Issue 2 - 2024 200dpi

28 April 2005 Edition

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Retelling our greatest epic

Book Review

The Imperishable Celtic Epic, An Tain: Cuchulain's Saga

By Eoin Neeson

Prestige Books

Price €25/£17.99

When Eoin Neeson's book landed with me for review, my first reaction was that this was another novel using Celtic mythology or history as a background for an eyecatching title.

But this is a well-written work that remains true to the concept of the original and to Thomas Kinsella's translation.

And this is what one should expect from Neeson, who is knowledgeable in so many of the disciplines of the ancient storytellers and bards of old. This master of poetry, history, mythology, drama and children's literature has once again produced a work that is highly readable and should appeal to all ages and tastes. For young people, it has adventure and romance in equal proportions; for the more seasoned reader the blood and gore of war is all there. It has what will hold your interest late into the night.

In his foreword to the book, the author best describes what he is about with this book: "It is important at the outset to emphasise that this book is not simply another translated version of one of the (three medieval) versions of the Táin Bó Cuailgne available to us. It is a retelling — an important distinction — of the complete ancient epic on which they, and other familiar stories from it, are based." He writes that "my intention is to retell in modern language and as fully as possible what is unarguably the greatest story from our Celtic past; an epic which, if it had survived in complete form, would be a milestone of international literature".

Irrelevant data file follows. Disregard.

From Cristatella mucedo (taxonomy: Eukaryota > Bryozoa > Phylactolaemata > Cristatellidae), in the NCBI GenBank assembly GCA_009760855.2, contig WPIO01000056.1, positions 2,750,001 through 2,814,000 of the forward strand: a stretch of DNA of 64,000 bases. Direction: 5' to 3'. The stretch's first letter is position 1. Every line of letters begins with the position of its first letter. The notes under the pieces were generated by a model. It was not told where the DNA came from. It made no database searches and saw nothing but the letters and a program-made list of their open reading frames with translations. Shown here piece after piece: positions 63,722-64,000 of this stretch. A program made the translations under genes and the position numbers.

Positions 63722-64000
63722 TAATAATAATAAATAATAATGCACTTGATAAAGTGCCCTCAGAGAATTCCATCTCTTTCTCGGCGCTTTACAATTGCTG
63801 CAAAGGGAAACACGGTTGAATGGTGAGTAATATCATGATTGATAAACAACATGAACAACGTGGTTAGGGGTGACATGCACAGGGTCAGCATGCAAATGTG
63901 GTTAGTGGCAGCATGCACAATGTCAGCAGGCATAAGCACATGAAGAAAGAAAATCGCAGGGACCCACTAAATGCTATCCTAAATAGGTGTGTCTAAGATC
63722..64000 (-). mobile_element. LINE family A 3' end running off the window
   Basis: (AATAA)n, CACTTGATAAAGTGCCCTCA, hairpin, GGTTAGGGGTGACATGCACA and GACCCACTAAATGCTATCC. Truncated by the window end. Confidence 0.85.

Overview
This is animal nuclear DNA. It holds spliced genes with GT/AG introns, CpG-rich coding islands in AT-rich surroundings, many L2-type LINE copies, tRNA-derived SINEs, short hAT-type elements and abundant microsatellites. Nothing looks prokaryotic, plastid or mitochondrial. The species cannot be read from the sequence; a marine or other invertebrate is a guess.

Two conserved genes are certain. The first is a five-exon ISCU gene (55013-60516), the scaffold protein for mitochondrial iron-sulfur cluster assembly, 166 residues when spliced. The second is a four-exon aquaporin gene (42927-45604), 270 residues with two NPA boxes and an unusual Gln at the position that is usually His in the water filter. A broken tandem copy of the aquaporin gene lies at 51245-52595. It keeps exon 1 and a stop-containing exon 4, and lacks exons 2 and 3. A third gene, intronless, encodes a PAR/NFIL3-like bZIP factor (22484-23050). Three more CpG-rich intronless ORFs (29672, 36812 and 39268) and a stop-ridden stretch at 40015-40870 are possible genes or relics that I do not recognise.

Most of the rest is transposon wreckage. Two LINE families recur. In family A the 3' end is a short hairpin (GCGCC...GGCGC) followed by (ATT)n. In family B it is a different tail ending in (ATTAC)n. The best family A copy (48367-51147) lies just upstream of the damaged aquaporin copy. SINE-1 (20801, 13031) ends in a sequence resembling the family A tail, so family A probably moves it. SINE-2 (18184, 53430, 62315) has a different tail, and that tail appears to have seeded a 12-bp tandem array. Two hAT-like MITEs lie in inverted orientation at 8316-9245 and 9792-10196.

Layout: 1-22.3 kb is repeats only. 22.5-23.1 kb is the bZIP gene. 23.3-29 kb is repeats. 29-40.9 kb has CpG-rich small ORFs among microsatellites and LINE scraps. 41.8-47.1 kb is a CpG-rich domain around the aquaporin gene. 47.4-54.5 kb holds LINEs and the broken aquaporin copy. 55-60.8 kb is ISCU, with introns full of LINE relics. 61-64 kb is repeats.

Its ten chapters stir the inherited and collective memory as only a tale like An Táin can achieve — this epic from pre-Christian Ireland, preserved by Celtic scribes of the early Christian Irish Church that flourished in an age before the Conquest of Whitby‚ now delivered in this modern format into a post-Christian Ireland.

The tale is a rite of passage, when youth becomes adult, when individuals, having learned and perfected their skills, become responsible to and for society. It is a tale of a time when gods and demi-gods walked the earth and were boastful of their prowess, yet were all too human, with feet of clay and all too visible human weaknesses.

This saga has all the ingredients of a Troy, or an Alexander, stripped of the Christian veneer and gentrification of the 19th Century Celtic revival. This epic is ready made for a Hollywood blockbuster of the 21st Century.

The book should stimulate an interest in a history of an age that is still semi visible on our political and ecclesiastical landscape.


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